The Government should publish its Pensions Bill this week, shaking up workplace schemes with the advent of personal accounts.
However, the Bill is unlikely to do anything to address two major pension problems. First, by saving into personal accounts, some people will bar themselves from receiving benefits such as the pension credit. In other words, they would be just as well off, or nearly as well off, if they didn't save at all. The Government is being warned now that it is storing up a huge mis-selling scandal.
Second, the 125,000 people who lost their pensions after the collapse of their company schemes are unlikely to find fresh help. The Financial Assistance Scheme (FAS) set up to pay pension benefits to these people is bureaucratic, slow and inadequate.
Pensions minister Mike O'Brien (pictured) is bright, humane and, unlike some of his predecessors, actually knows his subject. However, he and his boss, Peter Hain, have little say because the means-tested benefits trap and the FAS were, ultimately, the constructs of the then Chancellor and now embattled Prime Minister, Gordon Brown.
Watchdog cops out
Every week I promise myself that I will leave the Financial Services Authority (FSA) alone. Last week I was doing well in my "think happy thoughts about the FSA" exercise. I got as far as Wednesday.
At that point, the FSA released its annual review of the websites of financial firms. It found that a quarter of them were "misleading" and unclear. The FSA says consumers using these sites to make crucial financial decisions and buy products are at risk.
Now this is the third year running in which the FSA has found the websites at fault. What does it propose to do? Fine or name and shame the wrongdoers? Not a bit of it. The FSA's Dan Waters says another review will be carried out next year and, if failings are found, "action" will be taken.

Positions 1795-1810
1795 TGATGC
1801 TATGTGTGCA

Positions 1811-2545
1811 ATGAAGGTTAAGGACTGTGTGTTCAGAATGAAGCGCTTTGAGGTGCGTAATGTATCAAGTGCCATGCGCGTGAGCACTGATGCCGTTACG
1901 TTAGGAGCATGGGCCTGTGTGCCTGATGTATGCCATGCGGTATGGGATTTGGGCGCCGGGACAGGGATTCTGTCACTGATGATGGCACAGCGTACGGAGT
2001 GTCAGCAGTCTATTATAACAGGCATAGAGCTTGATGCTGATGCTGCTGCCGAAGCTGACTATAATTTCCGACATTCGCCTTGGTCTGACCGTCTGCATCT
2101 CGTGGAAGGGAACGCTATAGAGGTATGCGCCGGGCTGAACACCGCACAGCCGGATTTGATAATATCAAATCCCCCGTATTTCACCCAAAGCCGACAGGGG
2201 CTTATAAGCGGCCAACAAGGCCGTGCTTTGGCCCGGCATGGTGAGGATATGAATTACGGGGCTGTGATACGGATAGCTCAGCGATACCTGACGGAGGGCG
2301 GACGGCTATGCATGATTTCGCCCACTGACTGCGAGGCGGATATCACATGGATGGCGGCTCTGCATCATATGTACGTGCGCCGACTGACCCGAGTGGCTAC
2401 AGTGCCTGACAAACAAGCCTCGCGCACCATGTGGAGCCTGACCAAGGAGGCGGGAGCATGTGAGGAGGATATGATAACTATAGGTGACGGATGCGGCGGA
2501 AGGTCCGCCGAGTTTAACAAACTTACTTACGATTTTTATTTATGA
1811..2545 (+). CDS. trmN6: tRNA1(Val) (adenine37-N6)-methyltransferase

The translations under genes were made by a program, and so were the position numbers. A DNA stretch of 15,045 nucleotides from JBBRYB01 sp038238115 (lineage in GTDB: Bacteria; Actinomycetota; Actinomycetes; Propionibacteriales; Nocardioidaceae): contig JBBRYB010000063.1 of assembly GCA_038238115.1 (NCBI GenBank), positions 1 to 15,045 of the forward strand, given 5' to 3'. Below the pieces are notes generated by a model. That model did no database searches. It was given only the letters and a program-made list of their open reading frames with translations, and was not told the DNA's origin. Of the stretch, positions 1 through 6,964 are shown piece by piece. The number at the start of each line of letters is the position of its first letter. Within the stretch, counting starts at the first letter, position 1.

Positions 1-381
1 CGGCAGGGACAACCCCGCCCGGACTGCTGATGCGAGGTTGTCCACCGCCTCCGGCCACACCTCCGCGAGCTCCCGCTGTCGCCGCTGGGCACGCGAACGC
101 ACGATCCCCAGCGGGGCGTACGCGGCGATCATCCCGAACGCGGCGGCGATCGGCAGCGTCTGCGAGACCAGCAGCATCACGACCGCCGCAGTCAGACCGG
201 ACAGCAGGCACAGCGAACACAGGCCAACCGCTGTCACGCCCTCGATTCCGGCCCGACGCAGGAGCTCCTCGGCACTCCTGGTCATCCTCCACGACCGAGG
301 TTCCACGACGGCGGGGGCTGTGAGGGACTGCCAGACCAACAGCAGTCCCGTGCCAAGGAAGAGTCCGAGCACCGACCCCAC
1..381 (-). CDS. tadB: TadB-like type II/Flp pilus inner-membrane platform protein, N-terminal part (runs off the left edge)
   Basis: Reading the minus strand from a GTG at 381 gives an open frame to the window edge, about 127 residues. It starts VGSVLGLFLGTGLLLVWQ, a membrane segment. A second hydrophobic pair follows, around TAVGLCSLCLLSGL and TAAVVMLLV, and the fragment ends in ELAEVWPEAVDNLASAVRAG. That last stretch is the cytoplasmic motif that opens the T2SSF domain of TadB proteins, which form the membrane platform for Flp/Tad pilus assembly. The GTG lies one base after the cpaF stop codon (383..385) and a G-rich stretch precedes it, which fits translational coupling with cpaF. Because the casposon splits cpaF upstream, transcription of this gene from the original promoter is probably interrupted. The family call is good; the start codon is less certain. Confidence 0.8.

It really is hard to think happy thoughts when you see such cop-out regulation.
Close to crashing?
Apparently, if you're a homeowner, you have lost around 65 today. Why? Nationwide says that house prices are falling by 0.9 per cent a month, equating to some 2,000 or 65 a day knocked off the value of an average-priced home. New mortgages are at a three-year low and surveyors say buyer enquiries are plummeting.
Interestingly, an estate agent I pass on my way to work every day has just closed its doors for good.
Estate agents need churn to survive, so logically they will get sellers to cut their prices. Meanwhile, the credit crunch means people looking to remortgage will not get a good rate. What's more, energy bills look set to rise by at least 10 per cent (see page 17) and council tax will inevitably go up.
In short, families' finances could be stretched next year. Even the 2p cut in basic-rate income tax planned for April will be clawed back through the abolition of the 10p starting rate and national insurance changes.
All in all, I'm not saying there is going to be a crash in 2008, but we may get as close to one as we have been for the best part of 20 years.